Frank Seebacher

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Specialization to a particular environment is one of the main factors used to explain species distributions. Antarctic fishes are often cited as a classic example to illustrate the specialization process and are regarded as the archetypal stenotherms. Here we show that the Antarctic fish Pagothenia borchgrevinki has retained the capacity to compensate for(More)
Antarctic fish Pagothenia borchgrevinki in McMurdo Sound, Antarctica, inhabit one of the coldest and most thermally stable of all environments. Sea temperatures under the sea ice in this region remain a fairly constant -1.86 degrees C year round. This study examined the thermal plasticity of cardiac function in P. borchgrevinki to determine whether(More)
Thermally-induced changes in heart rate and blood flow in reptiles are believed to be of selective advantage by allowing animal to exert some control over rates of heating and cooling. This notion has become one of the principal paradigms in reptilian thermal physiology. However, the functional significance of changes in heart rate is unclear, because the(More)
Over the last 50 yr, thermal biology has shifted from a largely physiological science to a more integrated science of behavior, physiology, ecology, and evolution. Today, the mechanisms that underlie responses to environmental temperature are being scrutinized at levels ranging from genes to organisms. From these investigations, a theory of thermal(More)
Thermoregulating animals are thought to have evolved a preferred body temperature at which thermally sensitive performance is optimised. Even during thermoregulation, however, many animals experience pronounced variability in body temperature, and may regulate to different body temperatures depending on environmental conditions. Here we test the hypothesis(More)
The thermal dependence of biochemical reaction rates means that many animals regulate their body temperature so that fluctuations in body temperature are small compared to environmental temperature fluctuations. Thermoregulation is a complex process that involves sensing of the environment, and subsequent processing of the environmental information. We(More)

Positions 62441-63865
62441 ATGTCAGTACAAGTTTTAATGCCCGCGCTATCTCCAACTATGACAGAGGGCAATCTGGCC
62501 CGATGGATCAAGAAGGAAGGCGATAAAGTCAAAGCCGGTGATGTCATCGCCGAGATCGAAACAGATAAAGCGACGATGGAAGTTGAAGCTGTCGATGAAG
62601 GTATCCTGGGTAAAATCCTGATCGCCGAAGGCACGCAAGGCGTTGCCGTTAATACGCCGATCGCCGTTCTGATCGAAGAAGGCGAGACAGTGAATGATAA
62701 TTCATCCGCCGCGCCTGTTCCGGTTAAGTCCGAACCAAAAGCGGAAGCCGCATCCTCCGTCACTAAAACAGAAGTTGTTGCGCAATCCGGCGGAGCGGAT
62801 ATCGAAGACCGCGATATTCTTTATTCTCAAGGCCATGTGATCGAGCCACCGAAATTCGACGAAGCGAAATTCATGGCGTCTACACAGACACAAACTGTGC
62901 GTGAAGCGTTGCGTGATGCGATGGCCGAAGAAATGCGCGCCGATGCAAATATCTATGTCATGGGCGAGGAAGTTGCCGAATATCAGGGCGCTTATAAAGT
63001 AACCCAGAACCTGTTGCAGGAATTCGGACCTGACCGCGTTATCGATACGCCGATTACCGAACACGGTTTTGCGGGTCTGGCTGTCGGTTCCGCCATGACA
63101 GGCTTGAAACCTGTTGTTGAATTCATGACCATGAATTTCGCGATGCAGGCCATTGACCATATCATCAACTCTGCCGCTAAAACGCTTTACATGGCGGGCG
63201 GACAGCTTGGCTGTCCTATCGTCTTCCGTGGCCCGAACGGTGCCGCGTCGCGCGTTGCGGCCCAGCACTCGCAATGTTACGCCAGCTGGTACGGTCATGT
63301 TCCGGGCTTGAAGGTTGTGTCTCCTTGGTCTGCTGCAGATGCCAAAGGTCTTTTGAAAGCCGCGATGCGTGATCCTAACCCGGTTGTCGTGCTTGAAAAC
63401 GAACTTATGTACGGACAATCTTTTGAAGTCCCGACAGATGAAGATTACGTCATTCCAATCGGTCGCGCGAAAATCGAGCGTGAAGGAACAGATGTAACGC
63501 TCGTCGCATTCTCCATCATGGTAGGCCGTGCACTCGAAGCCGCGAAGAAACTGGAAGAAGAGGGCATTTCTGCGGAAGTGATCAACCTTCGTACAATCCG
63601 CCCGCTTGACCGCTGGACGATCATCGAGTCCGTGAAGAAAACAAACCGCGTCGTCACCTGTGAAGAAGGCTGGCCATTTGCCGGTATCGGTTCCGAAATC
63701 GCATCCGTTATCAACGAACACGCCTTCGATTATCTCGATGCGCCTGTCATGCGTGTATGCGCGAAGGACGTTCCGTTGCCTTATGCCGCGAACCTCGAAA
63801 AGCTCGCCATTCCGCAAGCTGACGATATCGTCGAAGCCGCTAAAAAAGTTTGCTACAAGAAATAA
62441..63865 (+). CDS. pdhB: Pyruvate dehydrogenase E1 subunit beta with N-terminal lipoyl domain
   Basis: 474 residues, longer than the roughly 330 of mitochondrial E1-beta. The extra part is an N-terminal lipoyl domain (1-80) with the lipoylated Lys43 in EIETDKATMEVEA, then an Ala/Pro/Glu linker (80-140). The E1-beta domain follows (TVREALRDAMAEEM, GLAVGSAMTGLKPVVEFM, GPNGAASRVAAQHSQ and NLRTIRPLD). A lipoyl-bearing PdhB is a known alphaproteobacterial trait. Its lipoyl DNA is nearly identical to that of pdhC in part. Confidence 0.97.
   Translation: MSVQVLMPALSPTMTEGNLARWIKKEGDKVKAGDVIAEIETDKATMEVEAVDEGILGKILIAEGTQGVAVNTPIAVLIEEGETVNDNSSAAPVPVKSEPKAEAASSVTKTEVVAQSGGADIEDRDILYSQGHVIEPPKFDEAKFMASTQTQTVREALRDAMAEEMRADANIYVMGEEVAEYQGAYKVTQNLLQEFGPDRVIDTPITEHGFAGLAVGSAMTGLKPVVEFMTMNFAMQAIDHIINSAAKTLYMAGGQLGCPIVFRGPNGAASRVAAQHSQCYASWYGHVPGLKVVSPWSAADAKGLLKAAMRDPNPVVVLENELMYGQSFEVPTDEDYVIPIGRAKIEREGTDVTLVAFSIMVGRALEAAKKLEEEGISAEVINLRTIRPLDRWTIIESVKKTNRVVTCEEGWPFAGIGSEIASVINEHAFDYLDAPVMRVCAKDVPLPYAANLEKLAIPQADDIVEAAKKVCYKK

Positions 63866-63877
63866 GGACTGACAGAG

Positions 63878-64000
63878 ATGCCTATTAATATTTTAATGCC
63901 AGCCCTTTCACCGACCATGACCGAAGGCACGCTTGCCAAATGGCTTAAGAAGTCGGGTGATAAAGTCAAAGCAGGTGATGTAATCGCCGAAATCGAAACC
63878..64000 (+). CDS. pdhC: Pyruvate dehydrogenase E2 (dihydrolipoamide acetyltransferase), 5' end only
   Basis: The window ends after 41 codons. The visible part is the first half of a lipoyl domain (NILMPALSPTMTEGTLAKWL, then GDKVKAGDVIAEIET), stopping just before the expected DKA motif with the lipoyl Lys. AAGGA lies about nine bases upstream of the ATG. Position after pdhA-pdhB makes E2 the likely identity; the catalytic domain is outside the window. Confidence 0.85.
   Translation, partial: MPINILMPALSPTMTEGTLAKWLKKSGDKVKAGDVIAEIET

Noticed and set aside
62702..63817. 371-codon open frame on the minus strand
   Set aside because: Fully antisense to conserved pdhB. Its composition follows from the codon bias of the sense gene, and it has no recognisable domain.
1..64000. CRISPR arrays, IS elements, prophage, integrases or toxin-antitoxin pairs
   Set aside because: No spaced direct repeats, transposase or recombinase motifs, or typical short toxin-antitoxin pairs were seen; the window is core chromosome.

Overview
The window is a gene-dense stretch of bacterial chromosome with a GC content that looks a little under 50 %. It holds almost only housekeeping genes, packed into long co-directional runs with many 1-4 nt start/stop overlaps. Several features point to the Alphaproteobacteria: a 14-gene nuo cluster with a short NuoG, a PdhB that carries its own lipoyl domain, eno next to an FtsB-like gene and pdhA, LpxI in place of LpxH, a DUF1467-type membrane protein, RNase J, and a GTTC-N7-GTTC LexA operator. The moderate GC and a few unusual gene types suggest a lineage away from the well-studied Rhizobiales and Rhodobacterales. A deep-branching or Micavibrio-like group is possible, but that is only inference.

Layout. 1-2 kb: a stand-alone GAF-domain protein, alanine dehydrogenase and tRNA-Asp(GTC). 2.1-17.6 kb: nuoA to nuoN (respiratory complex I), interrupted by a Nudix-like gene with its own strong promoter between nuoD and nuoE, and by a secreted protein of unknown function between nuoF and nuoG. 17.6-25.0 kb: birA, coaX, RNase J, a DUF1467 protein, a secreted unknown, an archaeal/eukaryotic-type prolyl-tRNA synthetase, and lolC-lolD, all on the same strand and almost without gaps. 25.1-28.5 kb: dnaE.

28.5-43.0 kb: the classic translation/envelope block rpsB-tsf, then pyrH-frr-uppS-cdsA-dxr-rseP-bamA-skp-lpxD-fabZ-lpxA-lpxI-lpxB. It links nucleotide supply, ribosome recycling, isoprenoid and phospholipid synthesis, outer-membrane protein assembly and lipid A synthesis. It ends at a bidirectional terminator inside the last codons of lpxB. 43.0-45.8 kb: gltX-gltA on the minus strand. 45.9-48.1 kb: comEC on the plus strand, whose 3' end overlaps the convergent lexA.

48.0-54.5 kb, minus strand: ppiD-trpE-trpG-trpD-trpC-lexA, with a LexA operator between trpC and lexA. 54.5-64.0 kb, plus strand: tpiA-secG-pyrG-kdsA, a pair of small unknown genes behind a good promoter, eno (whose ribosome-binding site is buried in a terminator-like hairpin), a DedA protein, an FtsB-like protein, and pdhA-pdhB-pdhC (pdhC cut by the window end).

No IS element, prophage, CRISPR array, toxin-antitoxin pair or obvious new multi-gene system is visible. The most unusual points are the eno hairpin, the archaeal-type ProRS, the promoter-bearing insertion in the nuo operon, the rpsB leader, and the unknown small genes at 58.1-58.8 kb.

Thyroid hormone (TH) is best known for its role in development in animals, and for its control of metabolic heat production (thermogenesis) during cold acclimation in mammals. It is unknown whether the regulatory role of TH in thermogenesis is derived in mammals, or whether TH also mediates thermal responses in earlier vertebrates. Ectothermic vertebrates(More)
Understanding the mechanisms that constrain the invasiveness of introduced animals is essential for managing invasions and for predicting their limits. In most vertebrate species, the capacity for invasion relies upon the physiological systems that support locomotion, and oxygen transport and metabolism may become limiting as environmental temperatures(More)
The emerging field of Conservation Physiology links environmental change and ecological success by the application of physiological theory, approaches and tools to elucidate and address conservation problems. Human activity has changed the natural environment to a point where the viability of many ecosystems is now under threat. There are already many(More)
Climate change is one of the major issues facing natural populations and thus a focus of recent research has been to predict the responses of organisms to these changes. Models are becoming more complex and now commonly include physiological traits of the organisms of interest. However, endothermic species have received less attention than have ectotherms(More)